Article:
ENCYCLOPEDIAS: Growing a Book of Science

Science  13 Oct 2000:
Vol. 290, Issue 5490, pp. 227
DOI: 10.1126/science.290.5490.227c

To look up, say, “brown dwarf,” “pendulum,” or “Navier-Stokes equations,” you could consult any number of free Web dictionaries. But these corporate sites often lack the breadth, detail, and occasional quirkiness of those built by lone fact aficionados. Those seeking such an experience may want to check out Eric Weisstein's Treasure Troves of Science. This storehouse of definitions for math, astronomy, physics, and other topics has grown considerably since it was mentioned in NetWatch in 1998. And Weisstein, an astronomer who began compiling facts about a decade ago, last year found a permanent host for the free site at math software company Wolfram Research, where he's now resident encyclopedist.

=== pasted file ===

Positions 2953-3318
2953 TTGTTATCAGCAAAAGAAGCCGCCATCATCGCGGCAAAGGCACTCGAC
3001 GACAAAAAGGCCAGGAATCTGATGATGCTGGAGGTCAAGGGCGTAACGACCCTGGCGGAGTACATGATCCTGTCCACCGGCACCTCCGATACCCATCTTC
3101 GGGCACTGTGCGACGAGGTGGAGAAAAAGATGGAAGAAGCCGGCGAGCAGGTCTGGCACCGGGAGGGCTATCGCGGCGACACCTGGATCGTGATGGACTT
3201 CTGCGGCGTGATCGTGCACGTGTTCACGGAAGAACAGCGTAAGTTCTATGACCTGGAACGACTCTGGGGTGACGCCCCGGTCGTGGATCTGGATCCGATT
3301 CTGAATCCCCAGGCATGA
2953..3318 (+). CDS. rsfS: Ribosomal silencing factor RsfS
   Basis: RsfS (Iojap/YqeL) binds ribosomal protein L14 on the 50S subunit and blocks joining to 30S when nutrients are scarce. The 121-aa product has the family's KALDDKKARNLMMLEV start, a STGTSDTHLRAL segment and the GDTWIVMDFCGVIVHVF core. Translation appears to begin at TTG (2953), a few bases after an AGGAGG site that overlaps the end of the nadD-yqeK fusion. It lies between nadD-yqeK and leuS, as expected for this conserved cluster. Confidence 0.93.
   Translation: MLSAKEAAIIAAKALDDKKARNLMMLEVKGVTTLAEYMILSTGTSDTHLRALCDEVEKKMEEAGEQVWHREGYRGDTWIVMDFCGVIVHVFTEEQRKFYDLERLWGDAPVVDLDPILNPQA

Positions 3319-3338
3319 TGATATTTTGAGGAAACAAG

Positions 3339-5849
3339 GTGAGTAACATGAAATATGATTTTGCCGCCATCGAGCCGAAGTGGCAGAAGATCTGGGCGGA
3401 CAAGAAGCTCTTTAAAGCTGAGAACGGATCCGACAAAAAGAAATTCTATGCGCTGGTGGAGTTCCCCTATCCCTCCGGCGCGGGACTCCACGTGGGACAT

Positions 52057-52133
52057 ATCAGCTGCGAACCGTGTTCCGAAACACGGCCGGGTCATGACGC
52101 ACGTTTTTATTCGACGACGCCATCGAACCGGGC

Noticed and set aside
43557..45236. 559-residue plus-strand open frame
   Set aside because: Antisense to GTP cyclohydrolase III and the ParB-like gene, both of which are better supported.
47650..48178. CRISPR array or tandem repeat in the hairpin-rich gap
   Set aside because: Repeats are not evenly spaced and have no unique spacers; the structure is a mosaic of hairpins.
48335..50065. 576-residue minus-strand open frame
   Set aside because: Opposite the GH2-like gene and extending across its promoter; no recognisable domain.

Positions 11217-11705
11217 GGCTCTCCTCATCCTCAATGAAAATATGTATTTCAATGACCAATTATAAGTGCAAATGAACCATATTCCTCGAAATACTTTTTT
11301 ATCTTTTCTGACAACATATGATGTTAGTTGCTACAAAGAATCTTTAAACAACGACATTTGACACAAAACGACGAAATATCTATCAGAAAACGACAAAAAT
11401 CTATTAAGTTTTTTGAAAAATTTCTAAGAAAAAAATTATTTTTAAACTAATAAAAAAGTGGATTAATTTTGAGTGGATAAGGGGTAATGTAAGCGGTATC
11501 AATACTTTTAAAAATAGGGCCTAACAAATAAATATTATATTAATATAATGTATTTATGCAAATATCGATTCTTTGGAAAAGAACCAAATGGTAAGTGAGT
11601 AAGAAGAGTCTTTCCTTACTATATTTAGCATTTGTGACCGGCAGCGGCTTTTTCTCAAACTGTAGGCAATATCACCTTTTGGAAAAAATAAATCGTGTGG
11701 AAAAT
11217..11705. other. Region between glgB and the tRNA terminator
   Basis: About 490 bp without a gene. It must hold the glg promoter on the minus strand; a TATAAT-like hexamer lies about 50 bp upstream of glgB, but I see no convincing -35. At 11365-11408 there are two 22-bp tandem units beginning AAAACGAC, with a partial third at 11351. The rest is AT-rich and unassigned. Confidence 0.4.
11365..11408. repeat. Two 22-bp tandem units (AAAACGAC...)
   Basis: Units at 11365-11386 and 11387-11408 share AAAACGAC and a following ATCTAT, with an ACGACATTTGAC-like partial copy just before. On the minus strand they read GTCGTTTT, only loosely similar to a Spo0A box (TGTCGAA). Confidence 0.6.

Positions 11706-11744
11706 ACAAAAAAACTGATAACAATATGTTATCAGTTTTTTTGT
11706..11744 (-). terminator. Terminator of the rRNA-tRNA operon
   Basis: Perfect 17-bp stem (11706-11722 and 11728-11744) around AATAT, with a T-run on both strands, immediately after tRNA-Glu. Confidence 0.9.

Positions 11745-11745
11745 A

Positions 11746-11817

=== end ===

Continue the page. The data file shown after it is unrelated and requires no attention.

Entries vary in length, from a few words for chemistry terms to several pages for the Navier-Stokes equations, a set of fundamental fluid mechanics formulas. Others are more lay oriented: For “season,” Weisstein laments erroneous explanations and includes a movie showing how Earth's tilt changes over the course of the year. The site's centerpiece (part of which has been published as a book) is MathWorld, which offers definitions, diagrams, and references for nearly 10,000 terms—from the A-Cordial graph to the Zsigmondy theorem. Especially popular among students are the brief biographies of more than 1000 scientists. Frustrated by a missing entry? Take up Weisstein's invitation to contribute.

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